Variations and Alternatives
While the kettlebell goblet squat has its special place, so do some of the other common front squat variations and alternatives.
Dumbbell goblet squat
The best alternative to the kettlebell goblet squat is to use a dumbbell. First off, a dumbbell is more common and it may be more comfortable to use for front squats compared to a kettlebell. Whether or not you can lift more weight using a dumbbell vs. a kettlebell may be something to consider as well.
Split stance goblet squat
Similar to the Bulgarian split squat where the rear leg is elevated on a bench or something similar and using dumbbells, you could also do a kettlebell version of this.
You’ll pick up the weight and hold it in front of you, then stand facing away from a bench a few feet away, and place the top side (laces) of one foot behind you on the bench. From here you may have to do a few squats and adjust your front foot position to perform the exercise comfortably.
Then you simply do one-legged squats. These are an absolute killer and anyone who does Bulgarian split squats will agree. We think this is one of the most effective leg exercises that you can do, period.
Using resistance bands
Resistance bands are affordable, lightweight, easy to use, and allow you to do most exercises that you could do with weights and cables.
Now there are many ways to use bands to perform squat variations. You could use loop bands or the ones with the handles that make doing a lot of exercises very convenient. It doesn’t matter as long as you do it correctly.
Landmine goblet squat
Landmine exercises offer something that not many other training tools do not. A barbell is locked in place either by shoving it into a small hole somewhere or hooking it up to a dedicated landmine setup.
The barbell is secured on one end and free to move on the other. So it offers more freedom of movement and requires more stabilization/balance which makes it among the best functional training tools available.
Not to mention, you can load it heavy but it’s arguably easier to perform a lot of movements compared to using freeweights because your arms hold the bar in front of you which places the shoulders in a comfortable position. Additionally, this helps to maintain good lifting posture and it naturally encourages proper lifting form like with squats for example.
Check out our full section on landmine workout related content.
Heels elevated goblet squat
The heels elevated goblet squat is an interesting variation that apparently shifts the emphasis of the exercise more towards the quads. So if you’re looking to really hammer these muscles while not having to use very heavy weights then try this one out.
Barbell front squat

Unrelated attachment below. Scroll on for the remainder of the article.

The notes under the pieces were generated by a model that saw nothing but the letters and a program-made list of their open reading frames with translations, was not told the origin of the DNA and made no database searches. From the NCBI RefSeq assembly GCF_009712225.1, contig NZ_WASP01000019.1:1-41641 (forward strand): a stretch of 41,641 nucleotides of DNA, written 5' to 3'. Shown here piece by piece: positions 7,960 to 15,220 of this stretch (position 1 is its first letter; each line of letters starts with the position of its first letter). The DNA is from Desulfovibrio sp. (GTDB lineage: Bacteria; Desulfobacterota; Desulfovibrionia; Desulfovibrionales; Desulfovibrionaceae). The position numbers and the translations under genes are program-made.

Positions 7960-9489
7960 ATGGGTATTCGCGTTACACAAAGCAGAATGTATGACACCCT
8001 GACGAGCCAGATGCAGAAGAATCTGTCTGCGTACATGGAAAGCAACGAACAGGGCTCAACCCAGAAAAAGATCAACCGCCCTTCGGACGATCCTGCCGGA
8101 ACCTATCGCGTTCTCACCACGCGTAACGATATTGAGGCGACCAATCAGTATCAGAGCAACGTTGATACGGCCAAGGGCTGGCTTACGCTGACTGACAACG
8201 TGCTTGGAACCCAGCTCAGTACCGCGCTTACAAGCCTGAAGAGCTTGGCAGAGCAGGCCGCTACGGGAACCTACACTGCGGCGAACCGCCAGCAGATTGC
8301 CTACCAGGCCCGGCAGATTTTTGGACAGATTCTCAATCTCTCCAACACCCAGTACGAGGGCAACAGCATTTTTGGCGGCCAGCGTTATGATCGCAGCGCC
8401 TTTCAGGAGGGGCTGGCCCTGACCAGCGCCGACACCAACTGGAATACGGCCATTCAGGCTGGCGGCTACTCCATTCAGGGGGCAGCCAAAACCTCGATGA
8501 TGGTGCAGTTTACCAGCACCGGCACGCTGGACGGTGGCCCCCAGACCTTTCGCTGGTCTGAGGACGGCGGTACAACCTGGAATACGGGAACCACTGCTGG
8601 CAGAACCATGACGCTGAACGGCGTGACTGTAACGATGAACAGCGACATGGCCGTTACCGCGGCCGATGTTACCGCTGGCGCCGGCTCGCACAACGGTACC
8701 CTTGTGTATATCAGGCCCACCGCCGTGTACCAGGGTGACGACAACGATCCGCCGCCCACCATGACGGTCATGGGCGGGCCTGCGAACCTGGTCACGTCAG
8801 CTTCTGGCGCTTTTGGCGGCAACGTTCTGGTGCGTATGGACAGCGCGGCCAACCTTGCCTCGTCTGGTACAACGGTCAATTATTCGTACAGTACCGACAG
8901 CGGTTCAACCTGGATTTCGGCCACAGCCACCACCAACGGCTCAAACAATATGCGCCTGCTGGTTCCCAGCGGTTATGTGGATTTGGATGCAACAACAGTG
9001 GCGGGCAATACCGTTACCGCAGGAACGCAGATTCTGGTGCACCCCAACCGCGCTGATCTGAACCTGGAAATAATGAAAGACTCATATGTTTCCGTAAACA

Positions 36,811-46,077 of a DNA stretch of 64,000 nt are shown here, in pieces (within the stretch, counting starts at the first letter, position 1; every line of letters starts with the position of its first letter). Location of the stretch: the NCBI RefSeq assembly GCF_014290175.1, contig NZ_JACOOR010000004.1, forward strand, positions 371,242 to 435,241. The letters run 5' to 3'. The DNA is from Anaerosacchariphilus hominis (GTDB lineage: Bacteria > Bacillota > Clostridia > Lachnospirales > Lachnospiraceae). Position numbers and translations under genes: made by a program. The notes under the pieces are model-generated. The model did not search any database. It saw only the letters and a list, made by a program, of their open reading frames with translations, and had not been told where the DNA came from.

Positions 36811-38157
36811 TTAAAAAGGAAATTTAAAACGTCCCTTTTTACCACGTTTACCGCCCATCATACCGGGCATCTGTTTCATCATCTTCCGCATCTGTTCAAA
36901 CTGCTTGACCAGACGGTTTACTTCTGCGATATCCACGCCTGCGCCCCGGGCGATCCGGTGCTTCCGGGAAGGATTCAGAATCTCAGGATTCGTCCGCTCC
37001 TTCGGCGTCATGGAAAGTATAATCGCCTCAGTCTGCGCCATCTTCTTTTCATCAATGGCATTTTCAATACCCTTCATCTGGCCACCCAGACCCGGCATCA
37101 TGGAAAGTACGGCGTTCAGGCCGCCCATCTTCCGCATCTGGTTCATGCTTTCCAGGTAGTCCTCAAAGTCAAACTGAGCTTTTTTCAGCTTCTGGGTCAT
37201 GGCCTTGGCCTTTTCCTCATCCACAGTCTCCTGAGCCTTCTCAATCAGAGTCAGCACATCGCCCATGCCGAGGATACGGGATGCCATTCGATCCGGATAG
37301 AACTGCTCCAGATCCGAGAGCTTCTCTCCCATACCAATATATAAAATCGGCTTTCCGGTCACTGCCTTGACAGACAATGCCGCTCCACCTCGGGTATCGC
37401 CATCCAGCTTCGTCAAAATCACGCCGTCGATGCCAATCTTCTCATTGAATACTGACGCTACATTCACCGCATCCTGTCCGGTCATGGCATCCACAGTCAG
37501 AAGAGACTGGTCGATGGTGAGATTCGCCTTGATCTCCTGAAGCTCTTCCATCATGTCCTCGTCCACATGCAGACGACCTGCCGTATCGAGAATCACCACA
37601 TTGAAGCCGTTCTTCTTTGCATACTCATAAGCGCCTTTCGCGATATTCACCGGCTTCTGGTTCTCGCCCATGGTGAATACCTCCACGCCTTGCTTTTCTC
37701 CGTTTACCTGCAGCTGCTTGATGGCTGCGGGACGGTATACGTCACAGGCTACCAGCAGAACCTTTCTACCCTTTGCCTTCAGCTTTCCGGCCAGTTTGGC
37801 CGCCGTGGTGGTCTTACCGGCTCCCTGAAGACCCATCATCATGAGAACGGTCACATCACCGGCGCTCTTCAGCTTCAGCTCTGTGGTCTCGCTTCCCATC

When you’re ready, the barbell front squat is simply king for what it offers. It’ll build incredible mass and strength just like the back squat. But according to a study from 2009 using volunteers to compare the two variations, there was strong evidence to suggest the front squat is superior to the back squat for long-term joint health (1).
How To Include the Kettlebell Goblet Squat Into Your Training Regime
The kettlebell goblet is super versatile in that there are some many different ways that you can benefit from doing it.
The kettlebell goblet actually makes for a really good option to use for warm-ups prior to doing your regular leg routine. The reason being is that it’s easy to just pick up the kettlebell and start doing squats. But it also helps you to activate the back muscles and reinforce good lifting posture before you begin with the heavier stuff.
Main lower body movement
Whether it’s your only option or the fact that this movement is an excellent lower body exercise, the kettlebell goblet squat can replace any other leg exercise when necessary.
Does that mean it should be the only leg movement you do? Absolutely not and we don’t recommend it for those who want to continue making gains in strength and size.
However, it’s still a compound lift and one that you can load heavy. But it’s also good to train using moderate and higher rep ranges which is good especially if you’re more advanced seeing as this is not the first choice if you’re wanting to do very low reps with heavy weight.
Because a kettlebell takes up very little space, is portable, and requires very minimal setup, it’s one of the best training tools to use for supersets. For example, you could alternate the kettlebell goblet squat and the hamstring leg curl, both of which are great for quick transitions between exercises.
Of course, you can pair it any way you like but it is an excellent option for this purpose.
No we’re not talking about buildings but we are referring to a series of kettlebell exercises. A complex is when you perform a series of exercises back to back with no rest in between using the same training tool/weight (kettlebell in this case), and the movements are strategically organized to flow seamlessly from one to the next.
Try out the kettlebell complex workout in this article to add some fun and excitement to your training.
Make Awesome Gains With The Kettlebell Goblet Squat
The kettlebell goblet squat offers many advantages that make it totally worth including in your workouts. It’s great for beginners, progressing into heavy squats, building muscle and strength, reinforcing proper lifting posture, training through injuries and more.
All you need is a kettlebell and you can get a great workout and don’t forget to also incorporate some of the variations and alternatives for training variety and to get even better gains.